By Nomfundo Xulu-Lentsoane 

  • Khethelo Mbokazi’s dreams of becoming a lawyer were halted by pregnancy at 17, attributing it partly to peer pressure.
  • Working at Umzansi Youth in Business (UYB) NPO, Khethelo aids with CV drafting and computer skills in her community.
  • Community dialogues by the Department of Social Development and UYB highlight concerns about teenage pregnancy’s impact on youth unemployment.

Pull Quote: “He denied being the father of the baby and said I must have had sex with someone else…”

Nineteen-year-old Khethelo Mbokazi, from Zayeka in Sweetwaters (KwaZulu-Natal), says she had high hopes of becoming a lawyer, but this was put to a halt when she fell pregnant in 2021 at the age of 17 during grade 11. She partially blames this on peer pressure.

“I was friends with the wrong crowd who enjoyed partying and drinking. I fortunately do not drink but would still hang out with my friends,” says the motivational speaker who began this journey after having her daughter in February 2022. “I continued with school and passed matric with a Bachelor’s Degree pass,” she says.

She is currently one of the 32 employees at the Umzansi Youth in Business (UYB) non-profit organisation (NPO) based in uMgungundlovu, KwaZulu-Natal. This NPO, which is partly funded by the Department of Social Development, was officially launched in 2020. Some of the services provided include programmes in social behavioural change and workshops specifically targeted at the youth, which seek to reignite the importance of the department’s programmes, including Ke Moja, Yolo, and ChommY.

As an additional benefit, UYB offers skills development for the municipality and operates a resource centre where the community can utilise computers and books to empower themselves. This is where Khethelo works. “I assist with drafting CVs and teaching computer proficiency,” she says, adding that as a young person who also once needed these skills, it feels good to give back to her community. This particularly became critical when she became a mother and realised that she would have to work to fend for her child. 

Initially, when Khethelo discovered her pregnancy during the second month, she confided in her then ex-boyfriend, who offered no support. “He denied paternity and accused me of being unfaithful. We had already ended our relationship by then,” she recounts.

She then turned to her friends who were empathetic at first but later changed their tune. “I realised then that they were not true friends. I felt alone and was very sad about the people I trusted the most. I even stopped eating,” she explains. 

When she was four months pregnant, she confided in her mother’s best friend because her stomach was starting to show. “I was asking her to please tell my mother. I was extremely scared for many reasons but mainly because we were already struggling at home and sometimes even went without food. I felt like an extreme failure and even considered terminating the pregnancy, but it was too late,” she reveals.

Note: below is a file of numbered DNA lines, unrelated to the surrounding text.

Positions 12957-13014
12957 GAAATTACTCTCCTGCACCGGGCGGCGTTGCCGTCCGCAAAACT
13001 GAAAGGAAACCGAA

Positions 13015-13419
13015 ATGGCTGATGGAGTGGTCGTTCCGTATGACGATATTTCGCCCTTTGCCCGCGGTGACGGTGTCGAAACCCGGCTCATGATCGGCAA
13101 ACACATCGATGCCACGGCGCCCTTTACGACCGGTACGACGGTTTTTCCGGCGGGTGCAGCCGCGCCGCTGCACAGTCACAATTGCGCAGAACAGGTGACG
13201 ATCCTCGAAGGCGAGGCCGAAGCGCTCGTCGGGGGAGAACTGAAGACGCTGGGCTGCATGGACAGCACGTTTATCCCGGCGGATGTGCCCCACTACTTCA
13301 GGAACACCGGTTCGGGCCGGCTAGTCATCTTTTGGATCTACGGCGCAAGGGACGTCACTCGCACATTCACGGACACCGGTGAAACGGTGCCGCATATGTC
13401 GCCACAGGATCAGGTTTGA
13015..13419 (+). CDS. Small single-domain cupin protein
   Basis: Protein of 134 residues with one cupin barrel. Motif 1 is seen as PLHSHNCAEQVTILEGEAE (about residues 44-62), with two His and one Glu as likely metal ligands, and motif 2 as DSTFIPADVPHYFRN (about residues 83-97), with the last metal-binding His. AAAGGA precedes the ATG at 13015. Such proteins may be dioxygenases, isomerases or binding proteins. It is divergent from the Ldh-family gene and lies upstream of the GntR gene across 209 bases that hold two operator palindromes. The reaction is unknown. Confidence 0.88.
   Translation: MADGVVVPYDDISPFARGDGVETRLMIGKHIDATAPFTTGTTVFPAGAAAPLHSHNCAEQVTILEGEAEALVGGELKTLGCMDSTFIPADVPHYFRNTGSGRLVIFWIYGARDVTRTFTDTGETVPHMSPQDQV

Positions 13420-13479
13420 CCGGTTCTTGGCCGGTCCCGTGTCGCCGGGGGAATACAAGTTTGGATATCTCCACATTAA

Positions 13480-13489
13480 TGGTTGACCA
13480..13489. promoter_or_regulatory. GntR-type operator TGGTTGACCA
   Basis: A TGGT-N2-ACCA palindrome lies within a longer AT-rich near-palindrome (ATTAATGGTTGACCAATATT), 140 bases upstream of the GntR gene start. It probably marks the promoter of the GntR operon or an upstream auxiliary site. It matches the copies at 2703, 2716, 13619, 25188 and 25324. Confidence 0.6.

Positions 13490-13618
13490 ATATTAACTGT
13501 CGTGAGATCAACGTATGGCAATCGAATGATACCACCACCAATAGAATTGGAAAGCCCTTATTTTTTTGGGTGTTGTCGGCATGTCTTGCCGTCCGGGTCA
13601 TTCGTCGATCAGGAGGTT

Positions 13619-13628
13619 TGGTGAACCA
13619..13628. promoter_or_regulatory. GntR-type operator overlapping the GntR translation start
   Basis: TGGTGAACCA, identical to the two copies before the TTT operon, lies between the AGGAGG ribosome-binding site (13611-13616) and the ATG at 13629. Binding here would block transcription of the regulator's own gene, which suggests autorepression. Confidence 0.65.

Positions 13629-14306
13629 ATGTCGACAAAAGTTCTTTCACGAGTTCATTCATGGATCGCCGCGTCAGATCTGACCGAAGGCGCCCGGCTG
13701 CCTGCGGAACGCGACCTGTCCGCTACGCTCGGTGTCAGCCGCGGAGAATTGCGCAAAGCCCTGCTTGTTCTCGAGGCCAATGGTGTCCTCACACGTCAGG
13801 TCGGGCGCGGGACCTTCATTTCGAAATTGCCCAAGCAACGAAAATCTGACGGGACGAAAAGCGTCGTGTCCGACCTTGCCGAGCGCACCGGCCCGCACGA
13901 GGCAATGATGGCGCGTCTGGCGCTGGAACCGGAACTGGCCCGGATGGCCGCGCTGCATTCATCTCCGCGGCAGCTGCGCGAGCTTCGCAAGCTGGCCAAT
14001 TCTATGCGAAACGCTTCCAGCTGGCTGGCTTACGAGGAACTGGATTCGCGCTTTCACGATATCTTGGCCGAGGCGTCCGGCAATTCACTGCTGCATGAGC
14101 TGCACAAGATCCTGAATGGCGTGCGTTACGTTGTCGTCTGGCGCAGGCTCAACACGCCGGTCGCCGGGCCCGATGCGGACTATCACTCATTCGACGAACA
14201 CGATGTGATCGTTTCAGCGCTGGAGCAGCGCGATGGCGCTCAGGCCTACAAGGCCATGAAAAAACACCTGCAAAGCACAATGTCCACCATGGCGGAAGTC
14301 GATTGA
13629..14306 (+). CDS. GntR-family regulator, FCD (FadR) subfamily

When her mother found out, she remained silent towards Khethelo, but the atmosphere at home turned sour. “I received the silent treatment for a while. When she had come to terms with my situation, she confronted me, understandably distraught, especially because the father was nowhere to be found. However, she eventually empathised, considering she too was a teenage mother; she had me when she was 18.

“I am her first-born daughter and I have a little brother whom I also felt I had disappointed because I was supposed to be a role model to him, but all is well now and my grandmother is very helpful and receives the SASSA Child Support Grant for my little girl,” she concludes after making the bold statement of regretting the fact that she fell pregnant at such a tender age but that her daughter propels her to reach higher heights. 

The Department of Social Development, in collaboration with UYB, conducts community dialogues in KwaZulu-Natal to address social issues and foster community-led solutions for development. Teenage pregnancy emerged as a significant concern in two dialogues, reflecting its impact on rising unemployment rates in the country.

“Most young girls who fall pregnant in their teens hardly return to school as they have to raise their babies especially where there is no family or community support,” says Nduduzo Mbongeni Zuma, the founder of UYB. “Our purpose is to guide the youth on how to be self-sustainable. We help them with basic computer skills and to be business-minded to curb the scourge of unemployment. Finding employment is tough so the youth should start their businesses – especially those who find themselves being parents at a young age. Khethelo is just one of thousands of cases here,” he concludes.

Picture by Pricilla Seamelando

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